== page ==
BYOW Workshop: Build Your Own Words to Resist Algorithmic Censorship

Instructors: Xiaowei Wang, Qianqian Ye

  

To enroll click the (ENROLLMENT LINK) on the Gray Area website.

Our capacity for change is shaped by our capacity for language: new phrases, words, revolution are created by our ability to imagine new worlds and vocabularies. From hashtags and political slogans, words serve as reminders and provocations of where we’ve been and where we are headed.

Yet online, words are not just expressions — words are now a form of data. “The systemic manipulation and monetization of digitized language is a threat to the security and stability of modern society. The very words we use to communicate, learn, debate, and critique have become compromised by opaque algorithmic organisation and optimisation, and the market-driven profits of private companies such as Google. We might therefore ask ourselves, just how resilient and secure is language in the digital age?” writes researcher Pip Thornton. Whether in the US, in China, globally, language online has become the medium in which activism arises. Language has also become a form of data, ready to be co-opted, used to create machine learning systems for profit, such as words for training data that form AI models that can “write”. Words have also become an arena for automated censorship and moderation. In China, automated censorship has led to a surge of creativity as online netizens scramble to “fool the machine”, through creative use of homophones to images and new characters that bypass OCR (optical character recognition).

Writing has long been a form of dissent and provocation. Words can destroy worlds or create new worlds. Our new languages will be prismatic in nature, subject to the multiple, relational and transnational ways of expression.

In this workshop, we’ll use the Hanzimaker and other parts of the Algorithmic Censorship Toolkit by Future of Memory to experiment with creating new words, phrases and vocabularies to document the past and think through the future. These new hybrid characters, a mash of multiple languages, just as diasporic as their creators will escape classification and recognition by automated systems. We see these characters as a form of visual poetry.
As Audre Lorde wrote, “Poetry is not only dream and vision; it is the skeleton architecture of our lives. It lays the foundation for a future of change, a bridge across our fears of what has never been before.”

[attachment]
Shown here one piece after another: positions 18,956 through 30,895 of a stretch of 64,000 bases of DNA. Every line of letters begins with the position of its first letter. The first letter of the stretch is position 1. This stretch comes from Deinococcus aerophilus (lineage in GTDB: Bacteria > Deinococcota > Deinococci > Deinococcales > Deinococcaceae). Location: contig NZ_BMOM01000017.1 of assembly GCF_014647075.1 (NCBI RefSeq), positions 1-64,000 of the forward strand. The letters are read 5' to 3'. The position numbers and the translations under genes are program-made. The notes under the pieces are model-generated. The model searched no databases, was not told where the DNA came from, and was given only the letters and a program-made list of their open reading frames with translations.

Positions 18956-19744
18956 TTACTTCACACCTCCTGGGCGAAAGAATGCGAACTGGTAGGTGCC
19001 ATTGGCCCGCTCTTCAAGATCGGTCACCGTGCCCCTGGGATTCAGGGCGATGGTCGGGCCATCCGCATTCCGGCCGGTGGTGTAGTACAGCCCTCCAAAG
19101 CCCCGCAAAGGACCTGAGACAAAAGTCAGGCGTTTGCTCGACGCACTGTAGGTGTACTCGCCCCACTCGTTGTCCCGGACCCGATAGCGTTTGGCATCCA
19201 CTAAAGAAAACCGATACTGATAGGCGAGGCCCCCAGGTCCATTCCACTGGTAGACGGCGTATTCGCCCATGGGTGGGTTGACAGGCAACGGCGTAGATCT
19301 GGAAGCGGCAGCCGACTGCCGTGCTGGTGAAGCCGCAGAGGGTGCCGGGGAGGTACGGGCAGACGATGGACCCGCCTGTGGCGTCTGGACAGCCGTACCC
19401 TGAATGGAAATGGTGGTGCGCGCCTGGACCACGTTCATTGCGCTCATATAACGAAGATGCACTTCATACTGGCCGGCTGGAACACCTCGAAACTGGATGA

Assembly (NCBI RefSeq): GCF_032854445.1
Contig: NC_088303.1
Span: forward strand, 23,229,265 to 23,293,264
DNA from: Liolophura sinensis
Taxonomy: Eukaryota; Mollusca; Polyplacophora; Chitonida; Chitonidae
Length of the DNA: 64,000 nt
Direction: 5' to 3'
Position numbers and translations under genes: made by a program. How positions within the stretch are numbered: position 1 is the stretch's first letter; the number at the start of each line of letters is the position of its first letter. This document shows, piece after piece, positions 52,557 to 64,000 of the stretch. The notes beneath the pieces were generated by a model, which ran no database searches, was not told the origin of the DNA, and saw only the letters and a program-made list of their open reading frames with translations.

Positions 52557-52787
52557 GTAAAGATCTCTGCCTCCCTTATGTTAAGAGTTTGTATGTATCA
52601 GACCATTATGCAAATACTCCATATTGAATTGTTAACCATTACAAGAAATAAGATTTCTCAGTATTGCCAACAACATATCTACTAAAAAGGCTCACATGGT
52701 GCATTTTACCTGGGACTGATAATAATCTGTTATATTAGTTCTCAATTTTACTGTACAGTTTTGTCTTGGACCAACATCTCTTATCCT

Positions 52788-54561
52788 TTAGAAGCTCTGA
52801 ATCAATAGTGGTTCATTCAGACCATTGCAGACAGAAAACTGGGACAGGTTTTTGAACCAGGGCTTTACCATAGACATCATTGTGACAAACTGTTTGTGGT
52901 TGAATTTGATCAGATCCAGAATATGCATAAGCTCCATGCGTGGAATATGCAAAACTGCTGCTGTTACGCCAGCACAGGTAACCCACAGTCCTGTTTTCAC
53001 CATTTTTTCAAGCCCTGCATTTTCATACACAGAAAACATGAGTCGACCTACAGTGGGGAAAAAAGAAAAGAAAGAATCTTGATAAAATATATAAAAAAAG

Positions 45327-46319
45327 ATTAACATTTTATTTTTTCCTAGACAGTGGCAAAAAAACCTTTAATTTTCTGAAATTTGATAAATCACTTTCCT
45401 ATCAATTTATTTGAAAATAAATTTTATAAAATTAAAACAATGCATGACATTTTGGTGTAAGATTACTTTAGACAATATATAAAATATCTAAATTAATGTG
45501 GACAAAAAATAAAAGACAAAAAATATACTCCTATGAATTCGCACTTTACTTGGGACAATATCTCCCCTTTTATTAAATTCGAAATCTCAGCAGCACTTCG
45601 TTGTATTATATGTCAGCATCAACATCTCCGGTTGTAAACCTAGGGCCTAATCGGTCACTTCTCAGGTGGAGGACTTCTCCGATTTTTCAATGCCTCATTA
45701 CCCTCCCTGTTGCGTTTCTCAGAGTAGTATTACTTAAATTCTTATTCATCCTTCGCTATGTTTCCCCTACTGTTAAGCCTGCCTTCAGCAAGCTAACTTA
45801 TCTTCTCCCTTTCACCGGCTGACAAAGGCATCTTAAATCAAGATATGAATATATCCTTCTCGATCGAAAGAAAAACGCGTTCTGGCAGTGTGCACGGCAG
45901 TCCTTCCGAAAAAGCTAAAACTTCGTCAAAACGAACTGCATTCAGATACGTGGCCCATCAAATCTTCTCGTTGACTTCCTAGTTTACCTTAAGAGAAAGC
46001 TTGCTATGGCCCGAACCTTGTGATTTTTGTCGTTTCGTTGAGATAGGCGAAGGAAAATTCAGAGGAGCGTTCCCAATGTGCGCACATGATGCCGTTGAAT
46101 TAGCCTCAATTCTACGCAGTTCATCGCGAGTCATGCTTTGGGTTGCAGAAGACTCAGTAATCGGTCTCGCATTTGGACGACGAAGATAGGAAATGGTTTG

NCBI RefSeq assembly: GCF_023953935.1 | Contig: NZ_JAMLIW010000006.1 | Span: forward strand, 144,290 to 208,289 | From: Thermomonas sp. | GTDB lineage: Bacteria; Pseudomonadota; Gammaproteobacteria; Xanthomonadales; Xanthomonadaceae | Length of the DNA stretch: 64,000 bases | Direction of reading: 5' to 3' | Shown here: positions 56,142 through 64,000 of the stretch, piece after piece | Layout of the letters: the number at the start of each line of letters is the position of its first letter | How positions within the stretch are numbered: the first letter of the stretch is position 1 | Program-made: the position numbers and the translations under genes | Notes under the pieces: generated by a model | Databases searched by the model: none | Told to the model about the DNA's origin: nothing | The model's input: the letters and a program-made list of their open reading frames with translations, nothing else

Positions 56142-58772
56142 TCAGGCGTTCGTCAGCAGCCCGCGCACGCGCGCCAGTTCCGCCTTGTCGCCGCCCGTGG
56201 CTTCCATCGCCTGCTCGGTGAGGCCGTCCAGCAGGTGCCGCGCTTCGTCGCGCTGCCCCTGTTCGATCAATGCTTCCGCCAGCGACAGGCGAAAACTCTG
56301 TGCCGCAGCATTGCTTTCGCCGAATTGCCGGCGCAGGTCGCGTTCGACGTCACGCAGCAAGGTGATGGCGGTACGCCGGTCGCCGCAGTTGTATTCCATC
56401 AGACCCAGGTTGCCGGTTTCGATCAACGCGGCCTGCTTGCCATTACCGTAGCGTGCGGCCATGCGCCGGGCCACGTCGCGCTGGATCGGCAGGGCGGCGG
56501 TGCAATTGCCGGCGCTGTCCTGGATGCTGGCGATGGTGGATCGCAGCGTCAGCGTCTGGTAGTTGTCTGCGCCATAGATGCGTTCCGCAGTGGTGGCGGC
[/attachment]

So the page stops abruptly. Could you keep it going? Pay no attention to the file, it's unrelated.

What words will we be left with to describe the past? What words will build our future? What is the new vocabulary we need for different kinds of revolution?

Xiaowei Wang is an artist, coder and a writer. The creative director at Logic magazine, their work encompasses community-based projects on technology, ecology, and education. Their projects have been finalists for the Index Design Awards and featured by the New York Times, the BBC, CNN, VICE, and elsewhere.

Qianqian Ye is an artist, educator and organizer based in Los Angeles. She currently teaches at USC Media Arts + Practice and works as a p5.js co-lead at Processing Foundation. She was born and raised in China and moved to the US in 2012. Trained as an architect, she explores the complex interaction between digital, architectural, and social spaces.

 

Friday, June 18, 2021, 10:00 am – 1:00 pm Pacific / 1:00 pm – 4:00 pm Eastern

Meme Tactics Workshop

Instructors: Josue Chavez, Kira Simon-Kennedy

  

To enroll click the (ENROLLMENT LINK) on the Gray Area website.

Memes make us laugh, and make a message catch on. Best of all, people can remix them and pass them on. We need all the tools we can get to negotiate power and assert presence. Meme Tactics is a session to share strategies to harness the humorous power of memes for movements. We’ll share examples of dances, symbols, zines and patches from Nicaragua, India, mainland China, and beyond. You’ll leave with a set of tactics specific to amplify your own messages.

Josue Chavez researches media, translation and labor in China and Central America. He is the co-curator of Meme Tactics, and his critical writing has been featured in Ada: A Journal of Gender, New Media and Technology. He is a Ph.D. student in the Hispanic Studies department at Penn.

Kira Simon-Kennedy helps creative people do impactful and interesting things as the co-founder & director of China Residencies, a co-founder of Rivet, and an independent film producer. She likes writing guides, redistributing resources, and curating meme tactics.

Sponsored by the City Lights Foundation

Details

Start:
June 10 @ 12:00 pm PDT
End:
June 18 @ 1:00 pm PDT
Event Category:

Organizers

City Lights Books
Goethe Institut